I spent much of this past week trying to work on the book and it just wasn’t coming together. I couldn’t figure out why. I’ve accumulated enough years of experience as a working writer to know that it’s not all stardust and inspiration.
I started out with the idea that this was a certain type of book, and therefore the characters, the narrative, and the conceit had to fit a particular genre. Well, the book had other ideas. It doesn’t fit that genre and it isn’t going to. Trying to force it to fit was making me angry and frustrated. It was making my characters angry and frustrated, too. I’d written a scene where I made them behave as I wanted them to, and it fell flat. It was completely false. I should have known that the book always knows. Perhaps that sounds a bit too airy-fairy, but this has been my experience. The book always knows. It knows what it wants to be and what the story is. It knows where it’s going. My job isn’t to force it into a particular shape, but to let it reveal its shape to me in due course. This requires patience, something I’m not good at.
Writing is work. Writing is a job like any other. Yes, there are times when I honestly feel like I’m channeling something outside myself, that I’m a conduit, that I’m taking it down and not making it up, like I just have to listen on the page, as writing teacher Julia Cameron says, and it will all fall into place. I love when it’s going that way.
Then there are the times when getting the damned thing to work out is hard bloody graft, when I sit for hours and get nothing more than a handful of sentences, a paragraph or two. I hate that. That’s when all the fear and self-doubt rise to the surface, when I step back and look at what I’ve made and start thinking that this is crap, it’s no good, no one will ever want it, why am I wasting my time and all the rest of that poisonous psychological soup.
I know instinctively when something isn’t working, and that’s not a scary feeling at all. It’s a calm, measured response that says you know what this doesn’t feel right…I think I need to change that part in the first paragraph where the donkey eats the man’s straw hat…. It doesn’t scare me at all. That other feeling, the horrible fear that everything I make is rubbish? That arises when the work is harder than I expected it to be, harder than it’s been in recent memory. That alerts me that I need to step back, slow down, drop the pen and nobody gets hurt. I get to feeling that way when what I’m making is good, and somewhere deep in my subconscious I know it’s good, so I’m terrified of screwing it up.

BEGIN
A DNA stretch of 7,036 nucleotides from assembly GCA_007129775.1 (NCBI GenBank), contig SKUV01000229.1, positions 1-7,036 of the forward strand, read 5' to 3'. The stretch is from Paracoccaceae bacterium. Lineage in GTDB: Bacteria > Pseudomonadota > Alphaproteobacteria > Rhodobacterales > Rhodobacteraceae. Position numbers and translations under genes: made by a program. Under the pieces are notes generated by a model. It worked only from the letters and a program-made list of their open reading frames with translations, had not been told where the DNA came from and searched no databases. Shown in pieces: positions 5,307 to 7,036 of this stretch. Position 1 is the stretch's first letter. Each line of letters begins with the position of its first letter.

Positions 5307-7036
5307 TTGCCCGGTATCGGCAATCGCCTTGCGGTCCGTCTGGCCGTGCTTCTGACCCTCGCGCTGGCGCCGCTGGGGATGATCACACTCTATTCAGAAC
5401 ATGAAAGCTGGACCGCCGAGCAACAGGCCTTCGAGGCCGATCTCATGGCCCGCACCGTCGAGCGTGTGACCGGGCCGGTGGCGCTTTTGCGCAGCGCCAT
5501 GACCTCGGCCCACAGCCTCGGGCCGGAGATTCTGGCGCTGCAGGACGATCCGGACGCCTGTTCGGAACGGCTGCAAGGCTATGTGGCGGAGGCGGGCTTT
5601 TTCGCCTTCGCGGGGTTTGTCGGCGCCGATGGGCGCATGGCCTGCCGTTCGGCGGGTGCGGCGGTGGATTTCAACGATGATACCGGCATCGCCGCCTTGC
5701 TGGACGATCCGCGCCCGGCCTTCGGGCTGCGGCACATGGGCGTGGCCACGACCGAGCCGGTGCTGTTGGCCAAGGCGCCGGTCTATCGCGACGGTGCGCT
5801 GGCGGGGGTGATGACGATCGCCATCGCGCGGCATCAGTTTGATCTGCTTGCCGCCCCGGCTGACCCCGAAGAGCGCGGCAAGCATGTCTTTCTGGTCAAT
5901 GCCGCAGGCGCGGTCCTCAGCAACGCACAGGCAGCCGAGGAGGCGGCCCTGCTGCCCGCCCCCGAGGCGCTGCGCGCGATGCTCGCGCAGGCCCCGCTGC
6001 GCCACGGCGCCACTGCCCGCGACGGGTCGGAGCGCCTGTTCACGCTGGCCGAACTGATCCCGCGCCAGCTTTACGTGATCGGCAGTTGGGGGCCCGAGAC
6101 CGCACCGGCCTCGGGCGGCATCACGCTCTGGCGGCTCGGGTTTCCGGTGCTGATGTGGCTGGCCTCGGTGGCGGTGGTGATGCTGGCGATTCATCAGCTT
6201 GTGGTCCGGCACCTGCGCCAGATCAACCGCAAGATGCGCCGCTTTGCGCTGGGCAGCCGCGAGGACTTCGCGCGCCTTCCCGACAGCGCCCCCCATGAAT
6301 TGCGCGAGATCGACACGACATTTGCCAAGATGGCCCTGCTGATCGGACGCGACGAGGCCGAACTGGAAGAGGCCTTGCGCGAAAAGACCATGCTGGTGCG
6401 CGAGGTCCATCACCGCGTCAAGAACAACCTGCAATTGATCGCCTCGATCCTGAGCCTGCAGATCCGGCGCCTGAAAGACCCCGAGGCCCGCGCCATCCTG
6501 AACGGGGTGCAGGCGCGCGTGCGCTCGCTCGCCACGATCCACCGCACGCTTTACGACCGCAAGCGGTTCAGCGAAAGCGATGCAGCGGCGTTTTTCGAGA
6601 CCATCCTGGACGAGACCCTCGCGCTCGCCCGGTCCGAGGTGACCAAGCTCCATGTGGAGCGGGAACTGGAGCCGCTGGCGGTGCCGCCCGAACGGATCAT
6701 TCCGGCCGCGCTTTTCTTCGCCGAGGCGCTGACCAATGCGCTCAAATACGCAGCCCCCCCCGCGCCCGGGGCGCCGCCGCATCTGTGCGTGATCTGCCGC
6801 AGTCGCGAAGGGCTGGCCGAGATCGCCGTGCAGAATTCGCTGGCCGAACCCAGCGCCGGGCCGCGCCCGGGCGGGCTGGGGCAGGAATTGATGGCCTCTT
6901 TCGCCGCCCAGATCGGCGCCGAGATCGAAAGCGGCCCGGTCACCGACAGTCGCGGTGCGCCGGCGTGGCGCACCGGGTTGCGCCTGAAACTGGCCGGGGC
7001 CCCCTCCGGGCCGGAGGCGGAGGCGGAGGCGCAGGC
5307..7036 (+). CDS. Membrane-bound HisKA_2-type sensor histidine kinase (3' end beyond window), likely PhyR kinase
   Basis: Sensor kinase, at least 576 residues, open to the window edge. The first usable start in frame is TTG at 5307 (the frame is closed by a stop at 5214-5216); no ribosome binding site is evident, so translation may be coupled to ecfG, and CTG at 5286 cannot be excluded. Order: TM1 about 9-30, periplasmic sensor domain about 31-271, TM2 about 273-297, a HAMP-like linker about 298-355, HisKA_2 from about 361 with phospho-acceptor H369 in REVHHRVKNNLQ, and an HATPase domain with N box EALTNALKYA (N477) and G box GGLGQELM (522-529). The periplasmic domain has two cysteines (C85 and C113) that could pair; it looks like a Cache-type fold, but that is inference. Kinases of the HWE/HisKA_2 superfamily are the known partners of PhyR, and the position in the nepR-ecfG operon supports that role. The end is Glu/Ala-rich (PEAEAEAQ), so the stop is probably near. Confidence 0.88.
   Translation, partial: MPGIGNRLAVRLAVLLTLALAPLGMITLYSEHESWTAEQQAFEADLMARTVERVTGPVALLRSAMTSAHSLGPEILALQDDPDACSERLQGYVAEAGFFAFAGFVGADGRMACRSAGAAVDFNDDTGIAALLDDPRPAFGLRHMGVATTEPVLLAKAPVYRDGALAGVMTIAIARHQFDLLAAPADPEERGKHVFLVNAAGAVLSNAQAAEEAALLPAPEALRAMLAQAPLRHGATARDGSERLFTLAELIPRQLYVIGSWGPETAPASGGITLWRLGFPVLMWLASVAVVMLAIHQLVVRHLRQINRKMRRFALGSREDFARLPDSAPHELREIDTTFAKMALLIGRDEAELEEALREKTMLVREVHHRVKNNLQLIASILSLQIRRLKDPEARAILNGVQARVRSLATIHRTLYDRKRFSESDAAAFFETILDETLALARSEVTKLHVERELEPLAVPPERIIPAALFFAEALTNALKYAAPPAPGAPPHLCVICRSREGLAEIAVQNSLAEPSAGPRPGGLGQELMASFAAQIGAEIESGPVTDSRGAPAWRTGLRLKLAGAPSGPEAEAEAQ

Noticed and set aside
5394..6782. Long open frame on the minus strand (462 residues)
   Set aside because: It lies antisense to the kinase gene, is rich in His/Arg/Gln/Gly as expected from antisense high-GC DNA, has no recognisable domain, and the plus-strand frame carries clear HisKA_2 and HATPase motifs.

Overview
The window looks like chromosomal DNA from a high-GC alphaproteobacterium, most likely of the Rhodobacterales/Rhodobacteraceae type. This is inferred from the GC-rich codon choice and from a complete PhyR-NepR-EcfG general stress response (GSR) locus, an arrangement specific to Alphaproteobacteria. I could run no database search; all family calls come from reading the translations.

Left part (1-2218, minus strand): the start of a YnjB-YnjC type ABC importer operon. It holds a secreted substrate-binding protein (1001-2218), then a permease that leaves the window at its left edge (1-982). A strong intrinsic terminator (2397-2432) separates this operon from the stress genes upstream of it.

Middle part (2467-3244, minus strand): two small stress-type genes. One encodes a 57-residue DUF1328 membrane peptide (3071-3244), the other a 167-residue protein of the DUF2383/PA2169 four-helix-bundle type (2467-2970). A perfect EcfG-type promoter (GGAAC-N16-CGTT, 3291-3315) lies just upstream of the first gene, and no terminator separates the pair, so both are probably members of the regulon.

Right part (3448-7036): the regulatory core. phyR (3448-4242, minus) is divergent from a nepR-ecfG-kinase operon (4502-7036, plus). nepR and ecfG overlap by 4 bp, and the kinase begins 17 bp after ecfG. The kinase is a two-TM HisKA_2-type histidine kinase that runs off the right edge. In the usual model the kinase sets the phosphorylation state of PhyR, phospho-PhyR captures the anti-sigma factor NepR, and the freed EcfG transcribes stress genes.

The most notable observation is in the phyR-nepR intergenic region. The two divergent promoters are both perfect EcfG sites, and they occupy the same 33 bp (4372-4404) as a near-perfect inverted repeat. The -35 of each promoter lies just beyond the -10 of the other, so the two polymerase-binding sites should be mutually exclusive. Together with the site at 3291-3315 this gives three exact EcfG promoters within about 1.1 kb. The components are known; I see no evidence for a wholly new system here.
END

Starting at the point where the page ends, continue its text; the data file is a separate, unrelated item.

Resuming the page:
When I was younger – a lot younger – I committed to the idea of being a writer. I had a notion that ‘being a writer’ meant sitting in dingy cafes on long, rainy nights, with pen and paper, surrounded by cigarette smoke and a low babble of voices, writing my fingers to the bone and creating a masterpiece, before going home to my rat-infested garret apartment and starving to death. With wine.
In those days I didn’t live in a garret exactly, but I lived in a pretty crummy apartment building and I was so poor I existed mostly on potatoes and couldn’t afford to put the heat on. I sat at my kitchen table wearing all my clothes and with a blanket wrapped around me for good measure and wrote longhand wearing gloves. But it was all good, because I was writing. I think such privations are easier to endure when you’re twenty years old.